An artist who had the unusual distinction of first singing soprano roles and then all the contralto roles in the D'Oyly Carte Company was Edinburgh-born Ann Drummond-Grant, who joined the D'Oyly Carte in 1933 .
She left the Company in 1938, and, after further training, returned in 1950 as a contralto, taking over all the leading roles from a long line of distinguished contraltos which included Ella Halman, Evelyn Gardiner, and Bertha Lewis.
She was a dignified and handsome woman, with a voice to match her presence. Her contralto had a warm, velvety, smooth, round quality, and her interpretation of Hearts do not break from "The Mikado" and Oh foolish fay from "Iolanthe" were two of her very best numbers. Sad is that woman's lot from "Patience" and There grew a little flower from "Ruddigore" were musical numbers well suited to her, and her portrayal of the Duchess of Plaza-Toro, performed by her as a large and dominating woman, full of barbs, innuendo, and acidity. Although she made her Duchess a human woman as well, and not a 'vinegar bottle' all the time; and as Fairy Queen in "Iolanthe" she ruled her fairies with a rod of iron, slightly touched with tenderness.'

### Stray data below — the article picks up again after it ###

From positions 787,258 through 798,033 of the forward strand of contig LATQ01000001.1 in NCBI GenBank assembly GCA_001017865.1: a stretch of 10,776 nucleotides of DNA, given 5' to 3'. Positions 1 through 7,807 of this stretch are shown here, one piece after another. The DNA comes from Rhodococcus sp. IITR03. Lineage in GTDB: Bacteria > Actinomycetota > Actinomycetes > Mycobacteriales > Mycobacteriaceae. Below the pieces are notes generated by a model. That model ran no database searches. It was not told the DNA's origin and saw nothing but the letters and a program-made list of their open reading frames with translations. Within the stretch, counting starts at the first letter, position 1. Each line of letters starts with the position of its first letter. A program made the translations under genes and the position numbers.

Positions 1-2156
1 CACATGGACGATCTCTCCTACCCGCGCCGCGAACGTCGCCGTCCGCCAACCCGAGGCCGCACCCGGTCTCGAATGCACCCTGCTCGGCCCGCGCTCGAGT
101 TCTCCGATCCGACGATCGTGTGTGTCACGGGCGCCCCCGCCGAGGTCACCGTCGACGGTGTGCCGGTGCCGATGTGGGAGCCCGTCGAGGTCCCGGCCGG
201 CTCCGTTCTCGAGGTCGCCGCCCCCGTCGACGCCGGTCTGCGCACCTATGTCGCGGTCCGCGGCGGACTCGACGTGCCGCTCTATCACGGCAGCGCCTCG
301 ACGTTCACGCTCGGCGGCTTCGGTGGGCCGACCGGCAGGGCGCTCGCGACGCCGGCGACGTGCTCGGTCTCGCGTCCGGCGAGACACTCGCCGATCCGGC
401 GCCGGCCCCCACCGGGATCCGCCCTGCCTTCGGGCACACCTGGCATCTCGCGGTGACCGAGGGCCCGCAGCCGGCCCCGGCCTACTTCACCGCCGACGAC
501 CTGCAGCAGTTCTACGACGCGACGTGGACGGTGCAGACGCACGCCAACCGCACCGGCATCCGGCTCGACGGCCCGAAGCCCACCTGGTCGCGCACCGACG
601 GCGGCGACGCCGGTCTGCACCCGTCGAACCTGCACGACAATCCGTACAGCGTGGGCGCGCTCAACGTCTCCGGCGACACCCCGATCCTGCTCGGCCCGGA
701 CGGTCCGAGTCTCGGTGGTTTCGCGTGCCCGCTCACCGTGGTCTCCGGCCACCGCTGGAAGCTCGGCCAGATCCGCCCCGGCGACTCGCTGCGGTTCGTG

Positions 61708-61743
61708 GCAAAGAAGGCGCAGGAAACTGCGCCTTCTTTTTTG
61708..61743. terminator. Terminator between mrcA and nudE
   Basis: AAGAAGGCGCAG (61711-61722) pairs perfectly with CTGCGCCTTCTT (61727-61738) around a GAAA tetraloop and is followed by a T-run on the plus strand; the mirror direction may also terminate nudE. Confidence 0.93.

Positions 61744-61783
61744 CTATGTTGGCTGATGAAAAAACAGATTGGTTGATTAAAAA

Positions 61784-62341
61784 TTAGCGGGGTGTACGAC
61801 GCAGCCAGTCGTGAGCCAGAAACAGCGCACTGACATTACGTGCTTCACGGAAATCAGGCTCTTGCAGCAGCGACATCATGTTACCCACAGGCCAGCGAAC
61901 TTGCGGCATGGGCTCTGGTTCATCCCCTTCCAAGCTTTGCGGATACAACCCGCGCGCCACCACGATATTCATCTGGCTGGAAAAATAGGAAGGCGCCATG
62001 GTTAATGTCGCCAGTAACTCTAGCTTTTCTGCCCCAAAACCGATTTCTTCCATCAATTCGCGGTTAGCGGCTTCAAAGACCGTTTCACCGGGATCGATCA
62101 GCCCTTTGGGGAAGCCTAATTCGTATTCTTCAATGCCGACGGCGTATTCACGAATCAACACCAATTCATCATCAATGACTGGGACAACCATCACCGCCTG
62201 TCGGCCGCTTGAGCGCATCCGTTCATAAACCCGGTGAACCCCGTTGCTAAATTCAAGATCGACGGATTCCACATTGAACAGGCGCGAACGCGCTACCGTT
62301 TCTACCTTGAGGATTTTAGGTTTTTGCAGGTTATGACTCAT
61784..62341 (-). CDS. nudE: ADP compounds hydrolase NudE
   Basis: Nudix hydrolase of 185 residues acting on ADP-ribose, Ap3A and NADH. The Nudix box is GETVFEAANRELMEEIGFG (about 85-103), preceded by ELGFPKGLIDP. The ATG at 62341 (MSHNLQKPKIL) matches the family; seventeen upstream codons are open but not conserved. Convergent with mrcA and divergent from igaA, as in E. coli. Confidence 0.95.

She was married to the conductor of the D'Oyly Carte, Isidore Godfrey and on September 11th, 1959, the world of Gilbert and Sullivan was shocked and stunned to hear that she had died on that day. It was announced over the radio and on TV, and, although many of her fans knew she was ill, they were not prepared or ready for her untimely death.
Ann Drummond-Grant's first spell with the company was from 1933 to 1938 and the second from 1950 to 1959. She played the parts of Aline, Plaintiff, Josephine, Buttercup, Ruth (Pirates), Patience, Lady Jane, Ceilia, Phyllis, Fairy Queen, Lady Psyche, Princess Ida, Lady Blanche, Katisha, Zorah, Dame Hannah, Elsie Maynard, Dame Carruthers, Fiametta, Gianetta and Duchess of Plaza Toro.
(Gilbert and Sullivan WeBring and Image ©National Portrtait Gallery)